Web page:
I do like that after the wicked around-the-back/crossover move, he was looking to pass. He’s going to be a good one.

Quick Hits: Bill Belichick only pays half price for his talent

Cincinnati Bengals wide receiver Chad Ochocinco gestures to a teammate from the sidelines during the second half of the Bengals’ NFL football game against the Baltimore Ravens in Baltimore, Maryland October 11, 2009. REUTERS/Joe Giza (UNITED STATES SPORT FOOTBALL)

In Friday’s Quick-Hits, I discuss the one big difference between the Redskins and Patriots (besides you know, that whole winning thing), Chris Johnson’s second holdout in as many years, the narrowing race to sign Nnamdi Asomugha, and the reuniting of Roy Williams and Mike Martz. Plus Vince Young, the Bucs and more.

- In the wake of the Patriots acquiring Chad Ochocinco from the Bengals, MMA Blitz writer and fellow TSR contributor Drew Ellis texted me this last night: “Is it just me or are the Patriots turning into the Redskins?” I get his point. The Patriots have never been worried about “name” talent; Bill Belichick just plugs players into his schemes and they win. But besides the obvious differences (like winning), the main reason the Patriots and Redskins are different is because Belichick never pays full price for anything. What did he give up to acquire Ochocinco and Albert Haynesworth the last two days? Two fifth round picks and a sixth-rounder? That’s nothing. That’s three special teamers or camp bodies in exchange for a receiver who absolutely loves Belichick and one of the best interior defensive linemen in the game when he’s motivated. On the flip side, the Redskins have paid out the ass for veteran talent and haven’t gotten anything to show for it. As I texted Drew, Belichick doesn’t take a dump in the morning without having a game plan. These moves will pan out – I guarantee it.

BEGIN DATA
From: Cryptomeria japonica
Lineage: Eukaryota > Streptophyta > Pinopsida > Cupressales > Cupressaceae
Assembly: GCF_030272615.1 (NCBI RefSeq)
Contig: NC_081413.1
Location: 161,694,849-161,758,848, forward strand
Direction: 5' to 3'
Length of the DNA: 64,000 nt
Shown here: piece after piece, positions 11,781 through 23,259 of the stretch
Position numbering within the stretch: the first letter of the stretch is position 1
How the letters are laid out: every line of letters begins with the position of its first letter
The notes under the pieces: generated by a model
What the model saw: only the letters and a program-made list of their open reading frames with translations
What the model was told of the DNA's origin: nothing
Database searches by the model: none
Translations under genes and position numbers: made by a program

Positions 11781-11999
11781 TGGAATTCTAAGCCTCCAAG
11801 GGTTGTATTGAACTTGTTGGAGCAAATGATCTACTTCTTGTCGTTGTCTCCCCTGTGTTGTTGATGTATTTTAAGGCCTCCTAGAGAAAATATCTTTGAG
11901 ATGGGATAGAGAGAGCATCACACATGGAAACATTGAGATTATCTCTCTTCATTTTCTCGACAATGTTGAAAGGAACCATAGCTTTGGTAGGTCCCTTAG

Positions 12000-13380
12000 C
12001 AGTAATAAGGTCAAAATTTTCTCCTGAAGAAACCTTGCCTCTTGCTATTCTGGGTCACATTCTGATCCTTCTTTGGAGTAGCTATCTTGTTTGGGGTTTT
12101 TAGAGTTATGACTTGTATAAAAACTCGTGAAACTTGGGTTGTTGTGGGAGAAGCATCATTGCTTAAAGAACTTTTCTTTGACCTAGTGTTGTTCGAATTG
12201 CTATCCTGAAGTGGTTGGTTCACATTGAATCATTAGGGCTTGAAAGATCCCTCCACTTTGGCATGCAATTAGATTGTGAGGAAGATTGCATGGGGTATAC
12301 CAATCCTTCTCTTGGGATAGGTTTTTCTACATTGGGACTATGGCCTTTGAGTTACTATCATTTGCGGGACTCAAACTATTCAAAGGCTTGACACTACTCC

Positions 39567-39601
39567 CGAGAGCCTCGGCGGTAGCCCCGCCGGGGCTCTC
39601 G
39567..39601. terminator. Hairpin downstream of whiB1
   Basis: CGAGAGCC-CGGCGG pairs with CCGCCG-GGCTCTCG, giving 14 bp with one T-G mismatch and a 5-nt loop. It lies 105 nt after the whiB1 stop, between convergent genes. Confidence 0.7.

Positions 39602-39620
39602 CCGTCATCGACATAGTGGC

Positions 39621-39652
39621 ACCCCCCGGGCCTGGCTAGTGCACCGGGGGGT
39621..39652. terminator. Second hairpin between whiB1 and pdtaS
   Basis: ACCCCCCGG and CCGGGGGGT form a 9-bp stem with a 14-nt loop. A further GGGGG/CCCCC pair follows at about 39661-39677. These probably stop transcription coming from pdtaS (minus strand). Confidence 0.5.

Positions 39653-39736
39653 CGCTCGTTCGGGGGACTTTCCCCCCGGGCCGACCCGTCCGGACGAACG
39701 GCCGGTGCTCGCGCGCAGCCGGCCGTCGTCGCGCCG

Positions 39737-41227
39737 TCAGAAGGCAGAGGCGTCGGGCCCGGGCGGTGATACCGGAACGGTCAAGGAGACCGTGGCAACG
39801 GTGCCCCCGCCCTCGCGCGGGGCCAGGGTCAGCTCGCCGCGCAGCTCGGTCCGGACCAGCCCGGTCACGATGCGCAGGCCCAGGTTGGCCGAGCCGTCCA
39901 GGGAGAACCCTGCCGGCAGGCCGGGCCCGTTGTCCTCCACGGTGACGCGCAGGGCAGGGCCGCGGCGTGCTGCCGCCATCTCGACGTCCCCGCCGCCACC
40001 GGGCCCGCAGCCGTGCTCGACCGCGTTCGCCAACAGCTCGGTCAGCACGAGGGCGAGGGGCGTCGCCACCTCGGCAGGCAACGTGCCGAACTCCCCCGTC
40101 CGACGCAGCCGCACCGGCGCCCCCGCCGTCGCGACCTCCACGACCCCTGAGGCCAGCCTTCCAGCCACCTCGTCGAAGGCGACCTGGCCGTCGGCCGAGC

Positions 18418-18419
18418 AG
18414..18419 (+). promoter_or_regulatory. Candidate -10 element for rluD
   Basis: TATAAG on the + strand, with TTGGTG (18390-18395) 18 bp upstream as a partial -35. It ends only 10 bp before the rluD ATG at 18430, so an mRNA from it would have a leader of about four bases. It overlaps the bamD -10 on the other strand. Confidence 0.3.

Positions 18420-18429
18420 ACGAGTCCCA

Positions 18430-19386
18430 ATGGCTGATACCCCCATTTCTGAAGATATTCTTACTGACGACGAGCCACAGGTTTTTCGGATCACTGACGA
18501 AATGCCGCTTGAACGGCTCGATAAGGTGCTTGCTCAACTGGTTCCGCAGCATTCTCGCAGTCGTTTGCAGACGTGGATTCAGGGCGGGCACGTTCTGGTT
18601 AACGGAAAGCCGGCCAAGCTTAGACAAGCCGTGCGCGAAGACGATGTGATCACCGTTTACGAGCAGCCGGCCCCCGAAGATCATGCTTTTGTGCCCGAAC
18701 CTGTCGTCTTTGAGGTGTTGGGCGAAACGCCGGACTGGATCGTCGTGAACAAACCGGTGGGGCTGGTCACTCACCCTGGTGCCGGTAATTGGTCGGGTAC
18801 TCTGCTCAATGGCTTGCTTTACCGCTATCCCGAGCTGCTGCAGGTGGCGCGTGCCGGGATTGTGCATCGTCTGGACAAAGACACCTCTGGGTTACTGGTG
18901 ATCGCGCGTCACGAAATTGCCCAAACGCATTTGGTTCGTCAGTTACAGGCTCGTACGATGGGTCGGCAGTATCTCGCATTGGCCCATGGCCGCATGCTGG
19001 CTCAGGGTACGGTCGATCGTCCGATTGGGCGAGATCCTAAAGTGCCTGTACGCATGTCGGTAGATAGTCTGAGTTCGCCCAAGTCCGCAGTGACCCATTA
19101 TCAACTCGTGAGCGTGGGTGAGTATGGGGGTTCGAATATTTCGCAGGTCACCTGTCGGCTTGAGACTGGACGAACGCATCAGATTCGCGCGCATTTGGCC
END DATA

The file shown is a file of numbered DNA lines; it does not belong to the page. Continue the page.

- I’ve said it before and I’ll say it again: The Titans need to pony up and pay Chris Johnson, who will not report to camp on Friday says beat writer Jim Wyatt. Johnson has been one of the most productive backs in the NFL the past few seasons and he’s only 25. That means he has four or five more productive seasons left in him, so why Tennessee would dick around now is beyond me. They’re going to need this kid when Jake Locker is ready to take over the offense and is looking around for help. And seeing as how Kenny Britt probably won’t be around in another year or two, giving CJ a five-year deal makes a lot of sense.

- The race to sign Nnamdi Asomugha is apparently down to two teams according to NFL Network’s Michael Lombardi. Apparently some players in Dallas (with Tony Romo being one of them) are willing to restructure their deals in order to land the top corner on the market, while the Jets have made some moves in the past 24 hours to help clear cap space. (They released Mark Brunell and waived CB Will Billingsley and G Marlon Davis.) If it’s down to the Cowboys and Jets, I think New York walks away the winner. But I’m also the guy who predicted that he would land with the Bucs so…Dallas it is.